So far she has taken 85 days weaving (approx 600 hours, not including the six weeks prep work), and 3kg of wool and an incalculable number of jacket potatoes from the tearooms. For some reason I thought I had woven the second half much quicker than the first, but it was about equal. Can’t wait to see her upright. Here’s the video in full. Ta ta for now x

Week 14: Getting High

East Riddlesden

I’ve reached the top selvedge and getting the bobbin through the ever tightening warps has been like dragging a reluctant elephant through a fence. The split rings were also jamming so I had to constantly re-thread them. It didn’t help that I was standing and reaching to the fell; it has been pretty unpleasant weaving experience for a while now.

The gardens here are spectacular and I took a walk one day and started lusting after some tower scaffolding in a van outside the hall; I assumed it belonged to the man fixing the boiler, but it was being used by the groundsman to cut hedges. The hall’s conservator made some calls and it turned out it would be ok for me to borrow it as long as the wood was wrapped in plastic to protect the house from any nasties in the wood. I am now at a comfortable height for weaving and although the plastic makes it look like I am incontinent, I am a very happy weaver. I don’t think it is going to be too long before it is finished.

Tapestry Weaving

I’ve mentioned in other posts about my next project; I’ve started talking about it in more detail to those who have asked, response has been positive and it is slowly becoming more real. But I am conscious that though the next project has come relatively easily and I am finding my voice as a weaver, I still have a lot to learn about exploring my ideas visually and translating them into tapestry.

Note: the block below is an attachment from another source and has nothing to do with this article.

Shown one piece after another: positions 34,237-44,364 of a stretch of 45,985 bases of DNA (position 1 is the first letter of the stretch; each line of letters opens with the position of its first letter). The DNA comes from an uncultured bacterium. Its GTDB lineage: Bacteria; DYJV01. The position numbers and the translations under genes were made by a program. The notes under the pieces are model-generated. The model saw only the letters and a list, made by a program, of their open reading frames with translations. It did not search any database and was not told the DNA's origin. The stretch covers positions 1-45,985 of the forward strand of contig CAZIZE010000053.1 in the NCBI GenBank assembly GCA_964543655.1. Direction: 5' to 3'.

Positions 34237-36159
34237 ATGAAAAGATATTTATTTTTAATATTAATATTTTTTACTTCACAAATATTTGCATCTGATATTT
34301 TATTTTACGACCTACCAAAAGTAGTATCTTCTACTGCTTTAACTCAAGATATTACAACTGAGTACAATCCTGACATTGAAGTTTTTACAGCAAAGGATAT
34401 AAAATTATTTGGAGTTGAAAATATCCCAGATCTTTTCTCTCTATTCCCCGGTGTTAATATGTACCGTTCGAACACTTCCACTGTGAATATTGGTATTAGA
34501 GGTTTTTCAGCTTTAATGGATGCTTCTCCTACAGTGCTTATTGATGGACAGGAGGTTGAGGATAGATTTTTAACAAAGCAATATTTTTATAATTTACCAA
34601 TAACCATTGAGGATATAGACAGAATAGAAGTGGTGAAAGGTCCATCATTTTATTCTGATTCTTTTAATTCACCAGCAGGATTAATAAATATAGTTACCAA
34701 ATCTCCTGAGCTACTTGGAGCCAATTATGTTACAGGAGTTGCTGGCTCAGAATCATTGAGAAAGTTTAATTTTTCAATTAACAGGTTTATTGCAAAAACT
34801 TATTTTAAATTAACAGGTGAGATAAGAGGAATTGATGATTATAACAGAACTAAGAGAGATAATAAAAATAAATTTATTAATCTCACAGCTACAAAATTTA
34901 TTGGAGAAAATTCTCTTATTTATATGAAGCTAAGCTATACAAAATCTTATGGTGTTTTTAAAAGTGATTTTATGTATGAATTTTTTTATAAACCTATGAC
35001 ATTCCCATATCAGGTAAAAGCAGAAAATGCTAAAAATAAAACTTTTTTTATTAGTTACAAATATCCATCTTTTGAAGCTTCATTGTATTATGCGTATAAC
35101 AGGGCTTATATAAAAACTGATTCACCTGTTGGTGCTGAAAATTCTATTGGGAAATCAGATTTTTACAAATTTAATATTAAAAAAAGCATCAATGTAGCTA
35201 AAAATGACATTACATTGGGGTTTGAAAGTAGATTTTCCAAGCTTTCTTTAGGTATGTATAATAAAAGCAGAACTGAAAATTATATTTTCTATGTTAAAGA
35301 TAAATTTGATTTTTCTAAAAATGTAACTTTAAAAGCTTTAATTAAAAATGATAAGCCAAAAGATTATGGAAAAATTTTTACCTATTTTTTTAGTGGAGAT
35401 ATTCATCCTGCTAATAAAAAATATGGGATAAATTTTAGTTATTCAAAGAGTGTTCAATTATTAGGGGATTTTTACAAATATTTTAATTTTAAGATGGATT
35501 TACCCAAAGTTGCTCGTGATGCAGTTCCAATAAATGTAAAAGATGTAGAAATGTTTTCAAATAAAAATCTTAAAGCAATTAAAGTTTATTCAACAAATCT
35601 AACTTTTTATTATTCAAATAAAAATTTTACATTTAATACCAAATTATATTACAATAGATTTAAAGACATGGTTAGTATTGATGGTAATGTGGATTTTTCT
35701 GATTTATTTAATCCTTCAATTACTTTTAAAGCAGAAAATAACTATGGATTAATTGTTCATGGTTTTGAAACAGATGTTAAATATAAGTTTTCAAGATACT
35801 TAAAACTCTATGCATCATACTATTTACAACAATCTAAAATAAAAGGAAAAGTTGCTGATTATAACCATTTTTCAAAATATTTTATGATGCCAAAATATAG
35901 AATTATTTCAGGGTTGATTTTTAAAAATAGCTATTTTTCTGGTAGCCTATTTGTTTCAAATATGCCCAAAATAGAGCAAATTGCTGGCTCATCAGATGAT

I have dabbled at sketching but painting is something I have not done since I was a kid playing around in art class in middle school. I think this is why I jumped on photographic images like that of my great-grandmother; as I can’t paint or draw, I’d have to focus on pre-existing images. But I’ve begun to realise that for me tapestries should be based on original images designed specifically for them – the days of weavers simply reproducing someone else’s design are long past. But of course I can’t paint, I am not an artist, I’ve had no training. I knew this would be something I would just have to get over so when my friend Karen was getting rid of an easel I jumped on the chance of giving it a new home. I thought if I had an uncluttered space to work on then I would be more likely to go upstairs into the workroom and just play. I got the easel set up and headed to Homebase for a bit of MDF to make a drawing board.